- Product Rating -

Art House Asshole : Faces Places

| January 5, 2018

Do you ever want to feel artistically superior to all of your friends? Maybe you are tired of your friends talking about how great the latest action film is and want to sound better. Maybe you want to impress your date with obscure film trivia. Maybe you think that knowing a lot about film history and art will somehow validate your meaningless existence and will replace that ever-growing pit in your heart that tells you that you don’t matter and no one cares about you. Well, don’t worry! Because I watch a bunch of art house films and can give you recommendations on what to watch and what to feel superior about! So without any delay, let’s get pretentious!

Whelp. Fuck it. I don’t get it. Sorry. I choose to watch this film because it has been on my radar since it released. And now it is considered a frontrunner for Best Documentary, and there have been some seriously good documentaries this year. So I had to check it out. Caught one of the last screenings I could find. Bundled into the small theater and my god what an insanely boring film. I don’t like using that word when reviewing a film, “boring”. But it is really the only word that I can come up with to describe watching this film.

Faces Places is a documentary co-directed by contemporary artist/photographer JR and cinema legend Agnes Varda. The film follows the two of them as they travel around France meeting people and pasting art across various buildings and places around the country. The real issue I have with the film is that this could have easily been a really good seven-minute long short film. But instead, it’s an hour and a half.

There is really no variety to the film. After the two do the first art installation, you really see everything the film has to offer. After that first installation, you understand what they are doing, you see the process of putting the art up, and you see the reaction of the subject. Unfortunately, it doesn’t change from there. They then go to the next location and repeat the same process. You understand what they are doing, you see the process of putting the art up, and you see the reaction. None of these three steps is very different from location to location, with the exception of one piece on a beach. Thankfully the film is short enough to make this not detrimental.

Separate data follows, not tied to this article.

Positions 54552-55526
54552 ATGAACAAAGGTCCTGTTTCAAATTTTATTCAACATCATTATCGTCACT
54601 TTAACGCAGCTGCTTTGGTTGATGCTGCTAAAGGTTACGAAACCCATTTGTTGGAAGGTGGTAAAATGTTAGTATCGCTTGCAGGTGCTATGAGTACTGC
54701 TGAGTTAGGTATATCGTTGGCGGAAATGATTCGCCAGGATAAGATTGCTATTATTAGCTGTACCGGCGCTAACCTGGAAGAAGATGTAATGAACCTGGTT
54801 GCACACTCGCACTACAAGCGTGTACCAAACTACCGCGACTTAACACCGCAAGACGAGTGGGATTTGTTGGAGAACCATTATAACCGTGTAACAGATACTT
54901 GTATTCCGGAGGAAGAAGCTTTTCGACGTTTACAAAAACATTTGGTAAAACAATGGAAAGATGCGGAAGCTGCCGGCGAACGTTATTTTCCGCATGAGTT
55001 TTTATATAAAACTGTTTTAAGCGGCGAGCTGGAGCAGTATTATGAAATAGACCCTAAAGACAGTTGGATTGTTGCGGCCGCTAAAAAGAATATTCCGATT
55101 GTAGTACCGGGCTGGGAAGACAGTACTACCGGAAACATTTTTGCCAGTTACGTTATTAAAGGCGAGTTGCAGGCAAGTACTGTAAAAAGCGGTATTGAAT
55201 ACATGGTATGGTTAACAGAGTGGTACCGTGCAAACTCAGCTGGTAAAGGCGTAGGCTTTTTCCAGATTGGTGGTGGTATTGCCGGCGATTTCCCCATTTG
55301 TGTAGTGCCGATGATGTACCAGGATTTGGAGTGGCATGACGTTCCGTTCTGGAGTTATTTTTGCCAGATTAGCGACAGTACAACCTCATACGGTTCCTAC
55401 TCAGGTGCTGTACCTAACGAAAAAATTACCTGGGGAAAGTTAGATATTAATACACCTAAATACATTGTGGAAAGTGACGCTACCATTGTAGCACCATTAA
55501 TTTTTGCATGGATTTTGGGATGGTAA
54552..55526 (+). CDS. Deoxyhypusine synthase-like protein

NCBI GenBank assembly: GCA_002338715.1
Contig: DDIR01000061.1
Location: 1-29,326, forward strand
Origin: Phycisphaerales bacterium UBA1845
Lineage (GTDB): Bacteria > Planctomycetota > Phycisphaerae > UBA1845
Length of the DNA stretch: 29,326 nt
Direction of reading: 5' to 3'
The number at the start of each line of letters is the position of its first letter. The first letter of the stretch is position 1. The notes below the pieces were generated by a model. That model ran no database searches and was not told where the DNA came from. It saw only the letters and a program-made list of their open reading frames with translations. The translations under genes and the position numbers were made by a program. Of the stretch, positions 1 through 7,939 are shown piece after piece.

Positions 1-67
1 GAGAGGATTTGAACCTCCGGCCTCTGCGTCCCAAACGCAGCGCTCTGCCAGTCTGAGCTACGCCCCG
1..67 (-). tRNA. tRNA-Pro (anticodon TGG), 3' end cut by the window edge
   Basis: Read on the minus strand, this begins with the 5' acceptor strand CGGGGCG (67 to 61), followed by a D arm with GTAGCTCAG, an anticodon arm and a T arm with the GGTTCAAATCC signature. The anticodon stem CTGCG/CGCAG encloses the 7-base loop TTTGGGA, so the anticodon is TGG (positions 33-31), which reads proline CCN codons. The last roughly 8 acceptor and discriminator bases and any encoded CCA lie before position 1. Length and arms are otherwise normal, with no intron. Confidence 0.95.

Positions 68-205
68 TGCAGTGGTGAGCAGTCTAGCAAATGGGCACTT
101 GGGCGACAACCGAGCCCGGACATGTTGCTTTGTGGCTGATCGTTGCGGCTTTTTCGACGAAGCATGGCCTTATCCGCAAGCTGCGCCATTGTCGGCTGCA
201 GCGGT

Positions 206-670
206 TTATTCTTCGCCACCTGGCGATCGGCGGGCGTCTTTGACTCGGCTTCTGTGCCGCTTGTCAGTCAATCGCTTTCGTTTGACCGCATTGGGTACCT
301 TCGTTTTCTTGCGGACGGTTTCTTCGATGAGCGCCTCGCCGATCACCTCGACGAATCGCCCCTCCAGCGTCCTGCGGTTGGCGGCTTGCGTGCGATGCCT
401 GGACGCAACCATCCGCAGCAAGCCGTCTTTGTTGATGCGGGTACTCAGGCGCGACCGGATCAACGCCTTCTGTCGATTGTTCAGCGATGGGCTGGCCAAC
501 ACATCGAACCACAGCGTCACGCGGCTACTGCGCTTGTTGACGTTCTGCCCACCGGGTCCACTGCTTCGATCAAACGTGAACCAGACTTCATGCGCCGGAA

Another issue I have with the film might only be an issue I have and is surrounding the idea of what a documentary stands for. In my mind, a documentary is giving truth to a subject. And because of this, I have a problem with obviously fabricated elements in a documentary. And that ranges from the story being fabricated to elements such as sound dubbing and re-shoots. I like it when a documentary needs to put in subtitles or the cameraman goes the extra mile to get an angle. And when there are scenes in this film where it has clearly gone through ADR, that bothers me. It takes me out and it makes me question the authenticity of the film. But again, that might be a problem that only affects me.

One thing that I do appreciate about the film, and is probably something that the filmmakers didn’t intend, is how the subjects react whenever the piece of art goes up. Now of course when it goes up some of the subjects are very grateful and are moved by it. But more often than not, the subjects just kind of stand there awkwardly and giving the “I don’t get it, but it clearly means a lot to you” face. Now I’m very well versed in this face. I went to an art based high school and am currently attending an Art College. I know this look, I’ve seen it at myself and I’ve seen it at others. The look has the eyes of confusion with a slight smile. This continues with a brief moment of silence. Then a “wow”, then the person will tell them how good of a job they did without really mentioning the piece. It happens almost every time with this film and every time it is equally hilarious.

The film will hit at something that sounds like it is taking a detour to another angle. Like Varda asking JR if his art stops him from having meaningful relationships. Or Varda starting to self-reflect on mortality and if it scares her. But it never goes beyond hinting. It’s just flashes in the pan of something far more interesting. But instead, we have a film funded by MoMA about two huge artists that most non-art people have never heard of. Following these two going to these non-art people and doing modern art that they can’t understand or appreciate. Directed by a woman who doesn’t care if it connects and creates for the sake of it, and a man so egotistically that he can’t tell that others don’t think he is as cool as he does.

About the Author:

Henry Jarvis is the youngest member of the Reel Nerds. His favorite films include Space Jam and Dude, Where’s My Car? and Lawrence of Arabia. He enjoys those pretentious art house films that Ryan hates. He sees a lot of movies! Honestly more than he should. He replaces his lack of social skills and meaningful friendships with his love of cinema! He’s also crying while he writes this biography for himself. His favorite directors are Andrei Tarkovsky, David Fincher, and David Lean.

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